I don't remember much of his response, except that when I said I didn't think God could love me, he said, "God has to love you. That's God's job." Some years later I asked him to tell me about this first meeting. "I felt," he said, "that you had gotten yourself so tangled up in big God questions that it was suffocating you. Here you were in a rather desperate situation, suicidal, clearly alcoholic, going down the tubes. I thought the trick was to help you extricate yourself enough so you could breathe again. You said your prayers weren't working anymore, and I could see that in your desperation you were trying to save yourself: so I said you should stop praying for a while, and let me pray for you. And right away, you seemed to settle down inside."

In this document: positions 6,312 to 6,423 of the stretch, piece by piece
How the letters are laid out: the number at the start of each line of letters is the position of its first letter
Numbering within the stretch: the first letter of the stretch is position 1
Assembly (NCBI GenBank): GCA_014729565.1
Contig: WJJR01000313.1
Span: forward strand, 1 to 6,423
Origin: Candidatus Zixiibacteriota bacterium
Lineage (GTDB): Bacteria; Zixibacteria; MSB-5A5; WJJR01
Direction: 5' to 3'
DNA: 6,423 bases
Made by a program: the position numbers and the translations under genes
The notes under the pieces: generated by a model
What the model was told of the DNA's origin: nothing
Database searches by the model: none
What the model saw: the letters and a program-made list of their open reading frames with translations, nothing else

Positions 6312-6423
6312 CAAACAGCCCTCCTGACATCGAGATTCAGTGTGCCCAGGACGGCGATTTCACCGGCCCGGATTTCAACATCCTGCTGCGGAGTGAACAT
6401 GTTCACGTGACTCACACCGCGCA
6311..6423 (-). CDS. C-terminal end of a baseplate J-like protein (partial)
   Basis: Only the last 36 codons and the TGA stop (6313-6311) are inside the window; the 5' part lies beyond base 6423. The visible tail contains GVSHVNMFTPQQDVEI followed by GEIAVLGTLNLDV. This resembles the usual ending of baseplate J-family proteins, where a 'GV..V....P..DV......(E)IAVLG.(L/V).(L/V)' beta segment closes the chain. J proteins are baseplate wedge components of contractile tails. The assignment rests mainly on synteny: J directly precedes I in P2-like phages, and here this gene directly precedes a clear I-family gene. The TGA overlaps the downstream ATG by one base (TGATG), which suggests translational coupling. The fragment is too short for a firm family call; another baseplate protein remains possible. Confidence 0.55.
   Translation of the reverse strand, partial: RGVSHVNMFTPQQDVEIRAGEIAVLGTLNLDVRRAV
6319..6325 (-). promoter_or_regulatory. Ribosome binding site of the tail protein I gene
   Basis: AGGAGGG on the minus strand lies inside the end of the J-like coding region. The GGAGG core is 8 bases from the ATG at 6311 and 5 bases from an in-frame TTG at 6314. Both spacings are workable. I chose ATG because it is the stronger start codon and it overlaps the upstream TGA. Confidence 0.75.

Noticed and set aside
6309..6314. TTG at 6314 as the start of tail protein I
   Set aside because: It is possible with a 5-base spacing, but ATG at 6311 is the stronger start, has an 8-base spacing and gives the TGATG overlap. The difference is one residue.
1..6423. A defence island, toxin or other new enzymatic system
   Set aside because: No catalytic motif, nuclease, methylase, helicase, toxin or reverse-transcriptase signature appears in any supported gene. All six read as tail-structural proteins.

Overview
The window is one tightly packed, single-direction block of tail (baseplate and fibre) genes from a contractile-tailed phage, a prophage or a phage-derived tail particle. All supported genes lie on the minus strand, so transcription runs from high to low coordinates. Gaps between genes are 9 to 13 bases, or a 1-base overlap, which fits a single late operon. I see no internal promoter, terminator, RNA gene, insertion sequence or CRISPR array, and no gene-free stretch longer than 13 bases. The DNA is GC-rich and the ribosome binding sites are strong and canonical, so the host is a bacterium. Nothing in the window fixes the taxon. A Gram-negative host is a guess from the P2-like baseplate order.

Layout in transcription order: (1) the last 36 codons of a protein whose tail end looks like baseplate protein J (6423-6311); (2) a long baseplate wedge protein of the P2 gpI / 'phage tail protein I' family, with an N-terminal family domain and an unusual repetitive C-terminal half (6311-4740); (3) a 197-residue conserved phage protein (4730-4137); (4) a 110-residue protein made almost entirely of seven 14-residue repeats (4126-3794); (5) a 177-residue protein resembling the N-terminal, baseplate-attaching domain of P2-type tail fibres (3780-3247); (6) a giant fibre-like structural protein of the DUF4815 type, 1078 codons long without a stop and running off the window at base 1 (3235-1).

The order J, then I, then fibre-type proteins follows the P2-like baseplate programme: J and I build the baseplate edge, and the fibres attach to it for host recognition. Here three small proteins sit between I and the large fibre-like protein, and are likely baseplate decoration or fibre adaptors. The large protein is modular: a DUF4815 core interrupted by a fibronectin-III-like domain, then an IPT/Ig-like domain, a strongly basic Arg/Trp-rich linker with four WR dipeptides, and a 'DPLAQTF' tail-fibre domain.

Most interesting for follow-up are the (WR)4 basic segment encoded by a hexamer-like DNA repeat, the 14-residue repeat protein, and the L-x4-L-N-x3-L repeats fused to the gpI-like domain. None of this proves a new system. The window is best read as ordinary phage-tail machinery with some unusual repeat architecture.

"What did you hear in my voice when I called?"
"I just heard that you were in trouble."
He was about the first Christian I ever met whom I could stand to be in the same room with. Most Christians seemed almost hostile in their belief that they were saved and you weren't. Bill said it bothered him too, but you had to listen to what was underneath their words. What did it mean to be saved, I asked, although I knew the word smacked of Elmer Gantry for both of us.
"You don't need to think about this," he said.
"Just tell me."
"I guess it's like discovering you're on the shelf of a pawnshop, dusty and forgotten and maybe not worth very much. But Jesus comes in and tells the pawnbroker, 'I'll take her place on the shelf. Let her go outside again.'"